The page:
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Israel's renowned Iron Dome was overwhelmed by the sheer volume of Hamas rockets launched from Gaza, which were on a scale no defence system in the world could have dealt with, military analysts have told The National.
An estimated 3,000 rockets were fired, leaving hundreds dead and thousands injured.
Combined with a lack of intelligence and shortage of staff, the inability of the Iron Dome to deal with Hamas's attack strategy left Israel vulnerable.
Although regarded as the world’s leading defensive system, with only 20 rockets in four launchers per battery it would have rapidly exhausted its stockpile during Saturday's strike, with reloading taking some time.
The Iron Dome, which has an estimated 11 batteries, is also designed to prioritise the most threatening missiles – such as ICBM or cruise – over smaller rockets or the microlights used by Hamas.
“This very well co-ordinated attack meant that rather than 10 or 20 rockets being launched from one place into Israeli airspace, this was happening from multiple angles, which makes air defence really hard,” said Sam Cranny-Evans of the Royal United Services Institute think tank.
That it was a Saturday amid the Jewish celebration of Simchat Torah meant even fewer troops were on duty, leading to a slower response time, he added.
“It was definitively a surprise but it was also overwhelming, achieving quite a shock effect,” said Mr Cranny-Evans.
“The sheer scale of what was happening overwhelmed their decision-making ability and their ability to understand it.”
Brig Ben Barry, of the International Institute of Strategic Studies think tank, said that for the Iron Dome there was “a finite limit to its capacities to knock stuff out of the sky”.
“With thousands of rockets in the air in a very short period of time there is not a single air defence system in the world that's going to be able to cope with that," he said.
By comparison, Russia’s biggest attacks on Ukraine with cruise missiles, rockets and drones amount to about 100 projectiles enabling the defenders to shoot down the vast majority.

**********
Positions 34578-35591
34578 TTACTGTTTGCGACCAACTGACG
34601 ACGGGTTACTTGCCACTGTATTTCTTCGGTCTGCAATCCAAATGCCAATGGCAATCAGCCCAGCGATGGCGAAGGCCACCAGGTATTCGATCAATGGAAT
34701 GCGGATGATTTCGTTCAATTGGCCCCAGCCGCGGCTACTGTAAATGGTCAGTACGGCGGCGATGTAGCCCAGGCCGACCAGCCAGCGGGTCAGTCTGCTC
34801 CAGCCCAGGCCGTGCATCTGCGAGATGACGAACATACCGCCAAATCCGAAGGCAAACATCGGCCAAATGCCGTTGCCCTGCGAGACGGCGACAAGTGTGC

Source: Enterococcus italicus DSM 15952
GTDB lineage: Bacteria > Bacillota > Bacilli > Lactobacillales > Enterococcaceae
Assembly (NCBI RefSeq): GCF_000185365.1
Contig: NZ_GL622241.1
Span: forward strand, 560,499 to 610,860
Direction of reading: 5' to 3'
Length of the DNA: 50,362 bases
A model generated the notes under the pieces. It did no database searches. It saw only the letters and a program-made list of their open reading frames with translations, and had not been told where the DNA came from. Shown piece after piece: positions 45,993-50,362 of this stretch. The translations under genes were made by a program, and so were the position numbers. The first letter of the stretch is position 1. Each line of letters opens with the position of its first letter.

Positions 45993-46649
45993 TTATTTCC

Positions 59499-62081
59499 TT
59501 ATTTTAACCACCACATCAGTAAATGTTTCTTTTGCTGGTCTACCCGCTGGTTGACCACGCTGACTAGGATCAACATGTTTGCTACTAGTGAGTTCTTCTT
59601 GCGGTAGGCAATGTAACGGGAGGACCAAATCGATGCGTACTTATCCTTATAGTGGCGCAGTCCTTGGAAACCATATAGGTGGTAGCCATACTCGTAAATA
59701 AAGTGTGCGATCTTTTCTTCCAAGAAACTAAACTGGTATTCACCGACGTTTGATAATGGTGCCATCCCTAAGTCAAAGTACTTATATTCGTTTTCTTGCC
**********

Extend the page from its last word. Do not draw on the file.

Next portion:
Brig Barry, an urban warfare specialist, suggested the intricate Israeli eavesdropping devices and sensors along its 65km barrier may not have failed but were instead also overwhelmed.
“It may be that the Israelis were not present on the fence or in their fortified camps in sufficient strength, and their quick reaction forces couldn't get there quickly enough,” he said.
“The fence is a linear defence and you can have all the sensors and surveillance technology you want but if you can't react to an attempted breach quickly enough, it is redundant.”
At the same time as its rocket attack, Hamas launched a land, air and sea invasion, which temporarily proved too much for Israeli defences.
“Hamas performed exceptionally well in all aspects of their planning, intelligence gathering and execution,” said Michael Stevens, a leading British authority on the Middle East.
“It was a well masterminded but extremely brutal attack.”
Israel’s autonomous heavy-machinegun towers, designed to open fire on border incursions automatically, were also targeted by Hamas drones dropping grenades in a similar tactic used by Ukraine on Russian tanks.
A source connected to Israeli intelligence told The National that Hamas had also allegedly “deliberately created tension” in the West Bank town of Huwara to draw troops from guarding the Gaza Strip.
“This resulted in some troops being moved from what was perceived as a quiet front that meant that of three battalions that normally surround Gaza, only one was present and the other two were in Huwara,” the source said.
Mr Stevens said that violence in the occupied West Bank forced Israel to “divert resources of several battalions away from Gaza that should have been in Gaza”.
He also suggested the catastrophic intelligence failure was a result of Israel’s current political infighting that had affected its security agencies.
“There has been increasing competition inside security ministries for roles and access to certain positions that are now been dominated by political players,” he said.
“Israeli [intelligence] has dropped a little bit qualitatively as a result of its domestic political failings.”
Meanwhile, Danny Yatom, the former head of Mossad, the national intelligence agency of Israel, said "everything" went wrong in dealing with Hamas’s attack.
Speaking on BBC Radio 4’s Today programme, Mr Yatom said not enough forces were deployed due to a failure of intelligence, which came on top of years of policies that had allowed Hamas to galvanise.
“Nobody had any clue that on 6.30am on Saturday, 50 years and one day after the total surprise that we were caught under in the Yom Kippur War, we would witness it again,” he said.